Valerie Dalling: photographer

Valerie Dalling’s life as a photographer has become one big adventurous journey made up from a multitude of mystery trips into the Peak District.

She is a woman who feels deeply passionate about her work and her subject matter, and once she has made up her mind to do something she says she always gives it 110 per cent of her energy.

Which is why she has recently moved from the south of the county to the heart of the Peak District at Ashford-in-the-Water to carry on her project Journeys Through The Landscape.

“This project is just totally my life now. It is about journeys of discovery, just me, the car and my camera. I never know quite where I will go, what I will see or who I will meet, but all of it is recorded by my camera and my notes.

“For the last three years I have been driving to the National Park to capture the landscape as a visitor, but now it has even managed to move me here to be part of it,” she explained.

“It is actually taking some getting used to as I am having to think differently about what I do, but I am glad we have come to live here,” she added in a fleeting moment of seriousness.

Valerie began her journey as a photographer in the early years of the Millennium.

Urged on by friends she decided to go to photography evening classes and then with new-found confidence she applied to study Fine Art Photography at Derby University and to her surprise got accepted.

“I was going to study part-time over six years but in the first week I knew it was something I wanted to totally immerse myself in, so I asked to transfer to a full time course and gave up work.”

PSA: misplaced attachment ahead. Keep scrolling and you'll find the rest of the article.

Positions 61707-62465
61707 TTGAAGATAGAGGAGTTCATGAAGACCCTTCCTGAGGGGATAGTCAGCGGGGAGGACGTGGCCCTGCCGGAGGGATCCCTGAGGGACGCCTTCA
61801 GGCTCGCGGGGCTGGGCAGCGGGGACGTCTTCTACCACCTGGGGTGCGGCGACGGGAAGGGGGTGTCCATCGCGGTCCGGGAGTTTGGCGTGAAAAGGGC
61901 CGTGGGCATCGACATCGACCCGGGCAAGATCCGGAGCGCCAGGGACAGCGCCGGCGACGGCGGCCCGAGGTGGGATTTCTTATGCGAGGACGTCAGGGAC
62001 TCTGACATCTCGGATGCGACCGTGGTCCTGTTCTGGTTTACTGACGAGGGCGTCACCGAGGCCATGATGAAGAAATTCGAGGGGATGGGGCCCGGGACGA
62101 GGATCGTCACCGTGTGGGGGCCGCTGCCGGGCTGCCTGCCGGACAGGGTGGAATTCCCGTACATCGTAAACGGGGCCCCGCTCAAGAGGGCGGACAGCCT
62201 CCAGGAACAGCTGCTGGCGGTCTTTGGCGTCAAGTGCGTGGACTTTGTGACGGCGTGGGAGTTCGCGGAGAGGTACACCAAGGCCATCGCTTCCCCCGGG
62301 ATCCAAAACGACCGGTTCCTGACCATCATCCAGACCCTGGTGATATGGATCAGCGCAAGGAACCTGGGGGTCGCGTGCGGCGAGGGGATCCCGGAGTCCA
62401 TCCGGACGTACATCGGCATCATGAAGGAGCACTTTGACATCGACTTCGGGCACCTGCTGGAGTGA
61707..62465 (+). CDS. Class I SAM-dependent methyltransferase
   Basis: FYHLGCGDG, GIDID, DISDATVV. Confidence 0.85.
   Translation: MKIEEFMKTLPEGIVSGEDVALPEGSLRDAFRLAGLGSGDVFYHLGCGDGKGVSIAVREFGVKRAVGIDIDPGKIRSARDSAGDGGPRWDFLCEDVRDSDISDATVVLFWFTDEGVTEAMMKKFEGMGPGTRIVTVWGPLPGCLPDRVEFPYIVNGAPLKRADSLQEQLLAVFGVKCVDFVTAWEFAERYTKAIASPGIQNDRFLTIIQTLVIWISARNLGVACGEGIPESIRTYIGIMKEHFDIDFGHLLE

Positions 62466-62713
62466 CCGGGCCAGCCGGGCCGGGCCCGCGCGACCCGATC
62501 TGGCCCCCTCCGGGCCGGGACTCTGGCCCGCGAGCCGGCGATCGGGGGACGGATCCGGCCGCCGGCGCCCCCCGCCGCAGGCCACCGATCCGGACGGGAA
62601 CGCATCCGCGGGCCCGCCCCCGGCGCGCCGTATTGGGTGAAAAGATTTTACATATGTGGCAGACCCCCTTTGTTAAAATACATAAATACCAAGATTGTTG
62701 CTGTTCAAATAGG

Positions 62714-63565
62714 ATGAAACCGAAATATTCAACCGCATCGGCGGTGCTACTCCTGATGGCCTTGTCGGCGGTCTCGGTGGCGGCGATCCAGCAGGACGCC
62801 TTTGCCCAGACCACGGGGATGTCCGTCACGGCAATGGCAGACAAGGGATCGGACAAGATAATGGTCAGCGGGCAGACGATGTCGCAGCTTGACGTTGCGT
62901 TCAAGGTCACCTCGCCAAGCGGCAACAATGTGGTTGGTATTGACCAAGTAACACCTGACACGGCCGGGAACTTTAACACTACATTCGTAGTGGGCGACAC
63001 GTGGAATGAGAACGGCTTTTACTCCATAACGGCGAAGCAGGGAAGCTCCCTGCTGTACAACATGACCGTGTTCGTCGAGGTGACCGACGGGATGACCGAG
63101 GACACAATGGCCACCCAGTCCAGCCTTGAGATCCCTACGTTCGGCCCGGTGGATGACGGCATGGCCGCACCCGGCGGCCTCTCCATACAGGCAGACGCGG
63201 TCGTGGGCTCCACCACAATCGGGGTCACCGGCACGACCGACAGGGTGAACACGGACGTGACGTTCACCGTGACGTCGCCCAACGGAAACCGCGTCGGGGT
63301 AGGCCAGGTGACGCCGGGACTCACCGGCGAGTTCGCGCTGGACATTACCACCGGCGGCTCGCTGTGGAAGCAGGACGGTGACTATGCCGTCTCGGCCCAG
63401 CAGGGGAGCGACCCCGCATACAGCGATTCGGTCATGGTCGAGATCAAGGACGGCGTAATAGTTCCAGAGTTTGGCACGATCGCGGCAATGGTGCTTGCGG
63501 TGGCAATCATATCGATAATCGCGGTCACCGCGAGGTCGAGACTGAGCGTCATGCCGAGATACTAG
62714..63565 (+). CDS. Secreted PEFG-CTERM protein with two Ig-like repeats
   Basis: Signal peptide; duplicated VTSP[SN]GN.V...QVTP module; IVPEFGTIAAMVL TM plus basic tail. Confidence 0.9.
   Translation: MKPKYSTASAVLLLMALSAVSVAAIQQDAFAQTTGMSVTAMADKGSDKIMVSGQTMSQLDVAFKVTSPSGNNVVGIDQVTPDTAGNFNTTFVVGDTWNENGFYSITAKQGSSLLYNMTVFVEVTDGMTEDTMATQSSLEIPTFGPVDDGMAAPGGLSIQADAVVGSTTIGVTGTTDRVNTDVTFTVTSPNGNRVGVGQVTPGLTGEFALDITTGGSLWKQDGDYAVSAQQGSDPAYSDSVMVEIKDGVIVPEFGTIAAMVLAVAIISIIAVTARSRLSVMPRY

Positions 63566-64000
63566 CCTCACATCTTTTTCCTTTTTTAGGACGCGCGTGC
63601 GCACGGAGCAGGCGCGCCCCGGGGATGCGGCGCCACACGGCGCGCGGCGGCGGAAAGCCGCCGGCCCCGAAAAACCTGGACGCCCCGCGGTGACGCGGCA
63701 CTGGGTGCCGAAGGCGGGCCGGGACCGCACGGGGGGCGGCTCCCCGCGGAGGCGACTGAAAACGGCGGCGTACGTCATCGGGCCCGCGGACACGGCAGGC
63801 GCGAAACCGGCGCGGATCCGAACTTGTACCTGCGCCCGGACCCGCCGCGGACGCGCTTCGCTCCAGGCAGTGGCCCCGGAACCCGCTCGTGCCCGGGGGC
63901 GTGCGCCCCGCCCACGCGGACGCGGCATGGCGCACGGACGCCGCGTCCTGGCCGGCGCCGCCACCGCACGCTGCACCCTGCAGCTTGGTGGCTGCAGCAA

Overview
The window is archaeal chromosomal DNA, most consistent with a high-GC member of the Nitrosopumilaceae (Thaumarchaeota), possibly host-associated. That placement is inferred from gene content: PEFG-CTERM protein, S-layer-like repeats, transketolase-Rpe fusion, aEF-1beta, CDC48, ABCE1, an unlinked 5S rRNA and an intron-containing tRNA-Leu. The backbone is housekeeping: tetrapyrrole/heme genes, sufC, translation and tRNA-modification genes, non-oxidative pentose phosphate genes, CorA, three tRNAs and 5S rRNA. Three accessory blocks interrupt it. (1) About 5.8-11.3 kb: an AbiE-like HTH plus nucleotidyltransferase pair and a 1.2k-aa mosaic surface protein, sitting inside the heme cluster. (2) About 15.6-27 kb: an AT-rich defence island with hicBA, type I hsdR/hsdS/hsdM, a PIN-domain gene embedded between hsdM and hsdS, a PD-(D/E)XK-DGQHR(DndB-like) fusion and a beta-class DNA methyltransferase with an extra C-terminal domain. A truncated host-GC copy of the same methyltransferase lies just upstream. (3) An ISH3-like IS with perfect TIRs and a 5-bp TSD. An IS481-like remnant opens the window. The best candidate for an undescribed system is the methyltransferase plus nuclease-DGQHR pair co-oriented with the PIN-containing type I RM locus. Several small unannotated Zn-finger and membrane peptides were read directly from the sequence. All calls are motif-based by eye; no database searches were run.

The tutors warned her it would be tough but she was determined to prove she could do it, and she left three years later with first class honours and a degree show which became part of the 2006 FORMAT International Photography Festival.

Since then she not only creates and sells her own work, but has also founded The Ockbrook and Borrowash Image Club, a non-competitive group for photographers of all abilities to share ideas and knowledge.

On top of that she is very much involved with the Derby Hospitals arts charity, Air Arts, for which she runs a series of workshops and is also currently showing work in its Ten exhibition, at London Road Community Hospital.

While Valerie enjoys helping others to learn about photography, she is still keen to learn more herself which is  how four years ago she found herself out on a course with Peak District landscape photographer Chris Gilbert, and unwittingly sowing the seeds for her big project.

“There are over 20 million people within an hour’s drive of the Peak District and until I moved here I was one of them. As a visitor I was completely seduced by the landscape and thought I knew it quite well, but that day when Chris took me to Lumsdale near Matlock I suddenly realised how little I knew about the area,” she explained.

“I had read The Old Ways: A Journey On Foot by Robert Macfarlane and a book by Celia Fiennes who travelled around England on horseback in the 17th century, and I decided I wanted to record my own journey – but mine would be in the car.

“All the landscapes I capture are easily accessible, just a short distance from the road. My camera is often in action from the moment I pull up in the car and step out.

“There is so much to capture out there that I don’t think I will ever lack inspiration and this project will carry on for as long as I do,” she added.

Valerie’s work can be seen at the Belper Arts Trail at the end of April, The Anvil Gallery, Sadler Gate, Derby, as part of the Format Festival and at Connected 10 at Patchings Arts Centre from April 1-May 7.

For more details about her work go to